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Emergency and Hospitalization Frequently Asked Questions

If your pet has experienced a trauma, or needs immediate emergency veterinary care, please come directly to our facility at 451 Canyon Del Rey Blvd in Del Rey Oaks. If you have any questions, please call us at 831.899.7387 (PETS).

When does my pet need emergency care?
It is impossible to make an all-inclusive list of emergency conditions. Examples of conditions that can be considered an emergency include:

  • Ingestion of a foreign object or unknown substance
  • Inability to move or sudden weakness
  • Signs of extreme pain, such as whining or shaking
  • Swollen, hard abdomen that is painful to the touch
  • Straining to urinate (especially a male cat)
  • Difficulty breathing
  • Bleeding
  • Vomiting blood
  • Blood in the feces or urine
  • Serious wound
  • Suspected broken limb
  • Any injury to the eye
  • Loss of consciousness
  • Seizures
  • Unusual or erratic behavior
  • Labor that does not progress
  • Signs of heatstroke

If you are unsure whether your pet’s condition is an emergency, please bring your pet to an emergency veterinarian for evaluation.

Will my pet be seen immediately? Do I need to make an appointment?
Appointments are not needed for emergency care at Pet Specialists of Monterey. If you feel your pet needs immediate attention, come immediately. A phone call is appreciated so that we can prepare for your arrival, but not necessary. If your pet needs medical attention but the condition is not urgent, you can call ahead to find out how busy the hospital is so you can try to arrive at a time when you will have a minimum wait. Unfortunately, as with all emergency care hospitals, circumstances can change quickly so the estimated wait time may change between the time you make your call and the time you arrive.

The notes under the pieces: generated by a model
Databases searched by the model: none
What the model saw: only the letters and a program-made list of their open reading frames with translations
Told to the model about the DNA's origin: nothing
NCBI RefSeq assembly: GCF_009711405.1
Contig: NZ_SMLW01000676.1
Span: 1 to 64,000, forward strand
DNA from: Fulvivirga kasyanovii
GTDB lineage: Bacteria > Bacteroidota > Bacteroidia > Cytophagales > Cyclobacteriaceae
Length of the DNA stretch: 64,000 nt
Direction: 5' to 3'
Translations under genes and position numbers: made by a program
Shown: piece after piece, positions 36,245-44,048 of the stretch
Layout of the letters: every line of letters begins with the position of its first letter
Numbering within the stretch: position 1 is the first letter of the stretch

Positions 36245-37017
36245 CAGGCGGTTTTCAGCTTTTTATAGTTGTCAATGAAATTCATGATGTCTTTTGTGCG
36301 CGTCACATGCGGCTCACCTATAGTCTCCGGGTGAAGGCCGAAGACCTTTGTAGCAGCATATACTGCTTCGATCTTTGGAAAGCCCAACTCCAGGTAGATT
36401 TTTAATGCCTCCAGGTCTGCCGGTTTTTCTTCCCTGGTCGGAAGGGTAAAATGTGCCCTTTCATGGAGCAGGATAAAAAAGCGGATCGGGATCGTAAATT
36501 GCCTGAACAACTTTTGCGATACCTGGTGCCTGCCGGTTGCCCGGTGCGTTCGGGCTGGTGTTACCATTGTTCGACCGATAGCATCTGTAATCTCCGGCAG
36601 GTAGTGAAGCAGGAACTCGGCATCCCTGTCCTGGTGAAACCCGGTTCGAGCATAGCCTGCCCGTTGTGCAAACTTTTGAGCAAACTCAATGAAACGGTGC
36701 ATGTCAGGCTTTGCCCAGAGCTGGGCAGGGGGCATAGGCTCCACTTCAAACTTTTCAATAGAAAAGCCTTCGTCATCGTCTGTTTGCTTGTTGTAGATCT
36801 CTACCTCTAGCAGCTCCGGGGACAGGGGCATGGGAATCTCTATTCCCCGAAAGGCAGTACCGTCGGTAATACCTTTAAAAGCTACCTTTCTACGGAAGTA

We will see pets as soon as possible, but immediate attention may not be possible if a pet more seriously ill or injured than your pet is present at the same time. We use a prioritization system called “triage” to prioritize the order in which a pet will be seen when more than one is awaiting care. The triage system is based solely on severity of illness or injury, so there will be occasions when a pet and owner will arrive first but may be seen after later-arriving but more emergent cases.

Will I be able to stay with my pet during emergency evaluation and care?
In most cases, you and your pet will be taken to a private examination room where a veterinary technician or assistant will take a brief history and measure vital signs before you meet the emergency doctor on duty. The doctor will complete a thorough examination and discuss findings and recommendations with you before initiating care and further evaluation.

Whenever possible, you will be allowed to stay with your pet while waiting and during initial evaluation by the doctor; however, in some circumstances, your pet will be taken directly to the emergency room area for evaluation. This may occur when your pet clearly has an urgent problem that threatens life or limb, or when the hospital has numerous patient emergencies and the doctor can most efficiently perform examination and make triage prioritization in the emergency room.

Most emergency care and evaluation will take place in the emergency room and procedures or surgery rooms. In accordance with California laws, and for your safety and that of your pet and other pets in the hospital, we cannot allow pet owners into hospital areas except for the waiting room and exam rooms.